The Menu (2022) Review

Think Gordon Ramsay is too harsh, mean and obnoxious during some of his cooking shows? Well, wait until you see Chef Slowik in The Menu. Played by Ralph Fiennes in one of the best performances in his career, he runs a posh haute cuisine restaurant Hawthorn with his assistant Elsa (Hong Chau). The restaurant is located on a private island and Slowik only caters to 12 guests per night at US$1,250 a head.

Among the guests of the night are a wealthy and devoted foodie Tyler (Nicholas Hoult) and his date, Margo (Anya Taylor-Joy). The rest of them includes a has-been movie star (John Leguizamo) and his assistant Felicity (Aimee Carrero); a food critic (Janet McTeer) and her editor (Paul Adelstein); a rich couple (Judith Light and Reed Birney) as well as tech bros (Rob Yang, Arturo Castro and Mark St. Cyr). Upon arrival by boat, they are given a tour of the island and the restaurant and learn that everything from meat to seafood and vegetables is sourced in-house.

Then comes the tasting menu, where each course is exquisitely plated and guests are treated to a glass of premium wines. But what should have been a fine-dining experience worth cherishing subsequently turns into an unlikely nightmare.

Anya Taylor-Joy and Nicholas Hoult in "The Menu" (2022)

Veteran TV director Mark Mylod, whose notable credits include Game of Thrones and Succession, returns to feature filmmaking since his last one in Anna Faris and Chris Evans-starred What’s Your Number? back in 2011. And what a comeback it turns out to be! Working from a screenplay written by Seth Reiss and Will Tracy, The Menu combines a wicked mix of culinary porn, horror elements and pitch-black comedy all beautifully wrapped in a well-paced 106-minute length. This is the kind of movie that would have you guessing where the direction is heading as it progresses further.

Mylod and his screenwriters clearly have a field day experimenting with Agatha Christie-type of mystery, notably her acclaimed 1939 novel And Then There Were None, which involved 10 people stuck on a deserted island. Except that it wasn’t the kind of whodunit similar to say, Knives Out or this year’s Death on the Nile but more of a mystery drama that explored the grim nature of Chef Slowik’s multi-course agenda in a darkly comic manner. He also takes his time uncovering every layer of his story, which is reminiscent of how you would deliberately taste fine-dining food rather than eating and swallowing it like you normally do.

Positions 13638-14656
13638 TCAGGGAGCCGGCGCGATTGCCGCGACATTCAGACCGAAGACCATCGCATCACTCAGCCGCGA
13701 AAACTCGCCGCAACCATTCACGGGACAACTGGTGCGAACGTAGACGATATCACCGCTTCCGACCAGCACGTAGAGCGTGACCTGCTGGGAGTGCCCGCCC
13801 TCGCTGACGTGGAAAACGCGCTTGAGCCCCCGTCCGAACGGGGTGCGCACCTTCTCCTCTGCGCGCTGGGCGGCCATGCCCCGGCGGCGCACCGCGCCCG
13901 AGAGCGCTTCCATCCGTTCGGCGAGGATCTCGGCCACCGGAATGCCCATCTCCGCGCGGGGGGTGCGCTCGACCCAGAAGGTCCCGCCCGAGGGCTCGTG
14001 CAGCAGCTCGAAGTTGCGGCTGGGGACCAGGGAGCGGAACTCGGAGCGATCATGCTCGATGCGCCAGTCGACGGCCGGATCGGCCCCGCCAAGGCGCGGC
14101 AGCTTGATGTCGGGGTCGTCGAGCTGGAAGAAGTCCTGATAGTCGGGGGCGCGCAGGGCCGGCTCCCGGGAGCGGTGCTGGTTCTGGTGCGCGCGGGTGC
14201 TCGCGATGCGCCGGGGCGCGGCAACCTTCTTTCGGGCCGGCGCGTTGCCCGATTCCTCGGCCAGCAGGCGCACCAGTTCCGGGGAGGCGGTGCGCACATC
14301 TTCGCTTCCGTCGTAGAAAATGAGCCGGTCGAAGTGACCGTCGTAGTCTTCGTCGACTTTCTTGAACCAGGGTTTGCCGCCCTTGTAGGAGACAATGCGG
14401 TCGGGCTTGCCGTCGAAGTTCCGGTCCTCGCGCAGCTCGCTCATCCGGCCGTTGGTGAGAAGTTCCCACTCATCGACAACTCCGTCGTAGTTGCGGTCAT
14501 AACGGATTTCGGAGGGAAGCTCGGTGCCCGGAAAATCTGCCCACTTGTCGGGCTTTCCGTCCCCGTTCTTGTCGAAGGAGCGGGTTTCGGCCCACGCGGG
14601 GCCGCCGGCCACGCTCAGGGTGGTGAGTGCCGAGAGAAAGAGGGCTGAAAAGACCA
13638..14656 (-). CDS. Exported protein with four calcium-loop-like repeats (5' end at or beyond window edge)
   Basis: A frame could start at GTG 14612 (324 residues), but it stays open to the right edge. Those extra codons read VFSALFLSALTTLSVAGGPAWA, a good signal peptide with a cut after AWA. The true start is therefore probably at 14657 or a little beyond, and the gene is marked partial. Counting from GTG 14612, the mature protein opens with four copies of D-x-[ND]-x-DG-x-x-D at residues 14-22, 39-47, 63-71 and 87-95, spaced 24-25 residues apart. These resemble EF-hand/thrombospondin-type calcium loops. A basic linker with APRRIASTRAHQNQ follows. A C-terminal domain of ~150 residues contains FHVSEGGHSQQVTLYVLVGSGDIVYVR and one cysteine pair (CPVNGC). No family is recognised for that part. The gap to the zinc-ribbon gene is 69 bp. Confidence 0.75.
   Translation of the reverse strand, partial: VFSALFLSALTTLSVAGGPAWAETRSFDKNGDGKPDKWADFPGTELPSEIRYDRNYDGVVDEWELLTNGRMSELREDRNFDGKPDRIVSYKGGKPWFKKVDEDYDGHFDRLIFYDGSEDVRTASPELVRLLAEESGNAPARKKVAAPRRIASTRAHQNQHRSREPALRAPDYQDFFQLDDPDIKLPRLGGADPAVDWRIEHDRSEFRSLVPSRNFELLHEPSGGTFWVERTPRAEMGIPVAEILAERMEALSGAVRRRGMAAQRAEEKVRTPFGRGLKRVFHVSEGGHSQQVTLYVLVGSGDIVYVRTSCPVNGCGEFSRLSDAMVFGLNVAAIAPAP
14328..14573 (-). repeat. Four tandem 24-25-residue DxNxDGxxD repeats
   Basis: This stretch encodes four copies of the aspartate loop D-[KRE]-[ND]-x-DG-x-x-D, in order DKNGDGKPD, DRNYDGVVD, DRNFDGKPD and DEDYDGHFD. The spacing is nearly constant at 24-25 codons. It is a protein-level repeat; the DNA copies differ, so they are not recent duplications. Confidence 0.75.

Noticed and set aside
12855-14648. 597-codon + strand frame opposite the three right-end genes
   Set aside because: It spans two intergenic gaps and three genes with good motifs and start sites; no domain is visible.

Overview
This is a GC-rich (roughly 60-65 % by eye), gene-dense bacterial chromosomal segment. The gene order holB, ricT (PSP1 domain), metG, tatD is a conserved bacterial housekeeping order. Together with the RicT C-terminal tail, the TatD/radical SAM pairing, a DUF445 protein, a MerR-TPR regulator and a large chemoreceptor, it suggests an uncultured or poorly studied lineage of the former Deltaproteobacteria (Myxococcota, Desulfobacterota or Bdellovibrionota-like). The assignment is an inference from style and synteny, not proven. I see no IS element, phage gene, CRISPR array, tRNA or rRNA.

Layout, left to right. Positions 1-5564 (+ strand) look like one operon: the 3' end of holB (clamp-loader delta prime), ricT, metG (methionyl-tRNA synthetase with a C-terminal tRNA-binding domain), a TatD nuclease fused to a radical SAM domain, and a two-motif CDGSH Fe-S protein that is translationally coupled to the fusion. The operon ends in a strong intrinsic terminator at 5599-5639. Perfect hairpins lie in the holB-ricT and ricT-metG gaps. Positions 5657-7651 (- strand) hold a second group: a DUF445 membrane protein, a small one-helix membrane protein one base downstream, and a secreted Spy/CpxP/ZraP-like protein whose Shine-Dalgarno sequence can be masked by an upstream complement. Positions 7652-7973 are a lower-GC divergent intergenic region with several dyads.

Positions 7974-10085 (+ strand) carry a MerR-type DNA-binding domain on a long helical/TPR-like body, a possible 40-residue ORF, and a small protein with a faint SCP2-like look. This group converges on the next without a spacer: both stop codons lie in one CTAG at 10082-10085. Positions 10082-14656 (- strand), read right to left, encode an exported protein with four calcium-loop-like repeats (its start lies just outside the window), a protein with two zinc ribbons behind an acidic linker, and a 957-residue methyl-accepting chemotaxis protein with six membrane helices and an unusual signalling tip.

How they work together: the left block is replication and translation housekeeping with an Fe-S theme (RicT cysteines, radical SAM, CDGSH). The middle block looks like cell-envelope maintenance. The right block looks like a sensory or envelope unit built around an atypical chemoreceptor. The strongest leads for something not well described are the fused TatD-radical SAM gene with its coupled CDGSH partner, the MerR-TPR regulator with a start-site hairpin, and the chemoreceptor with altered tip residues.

Every course that is freshly prepared from the kitchen and placed on the guests’ tables is accompanied by wry subtitles on the big screen, complete with the name of the dishes and a list of main ingredients. Social commentaries are subtly slipped in every now and then, covering from class warfare to obsession, general/professional feedback and criticism as well as consumerism and the restaurant/service industry in general. Like how (we) would perceive the idea of insanely expensive fine-dining cuisine, the movie happens to be pretentious and it was purposefully executed as such. You could say the entire movie is an elaborate piece of snarky stab at the aforementioned subject matters meant to play for laughs. Nervous laughter, to be exact, considering the nature of the movie.

Ralph Fiennes and Hong Chau in "The Menu" (2022)

The horror parts of the movie as well as some of its unflinching and at times, shocking violence are all well-incorporated without being gratuitous or over-the-top. Mylod also deserves extra credit for his genre know-how in terms of building tension that slowly but surely escalates with each passing time. I also love how he shot all the foods with the help of Peter Deming’s arresting, yet sumptuous cinematography while retaining the overall cold and calculated tone of the movie.

Earlier in the first paragraph, I mentioned The Menu is among Ralph Fiennes’ finest performances to date. His soft-spoken demeanour in his character as Chef Slowik lies a sneaky mannerism and piercing stare with malicious intents, making Gordon Ramsay’s arrogant and big-bully personality looks like a mainstream-friendly chef by comparison. We learn about how he strives for perfection in his craft of culinary taste and presentation and his increasingly disturbing side of him that you have to see for yourself. I understand that some might argue the lack of clear motivation on all the whys and whats regarding Chef Slowik and his team of dedicated chefs willing to go in the name of “experience”. And yet, Mylod’s decidedly ambiguous narrative approach works well in his favour and to me, it does help to keep me intrigued throughout the movie.

While Fiennes is the scene-stealer in this movie, let’s not forget about the rest of the equally solid ensemble cast as well. Anna Taylor-Joy deserves mention here for her rebellious character as Margot while Nicholas Hoult excels in his role as the overzealous foodie, Tyler. Then, there’s Hong Chau, whose supporting turn as the ice-cold Elsa is every bit as disturbing as Ralph Fiennes’ Chef Slowik.

The Menu is no doubt a great little gem worth discovering and one of the unexpectedly best movies ever seen in 2022.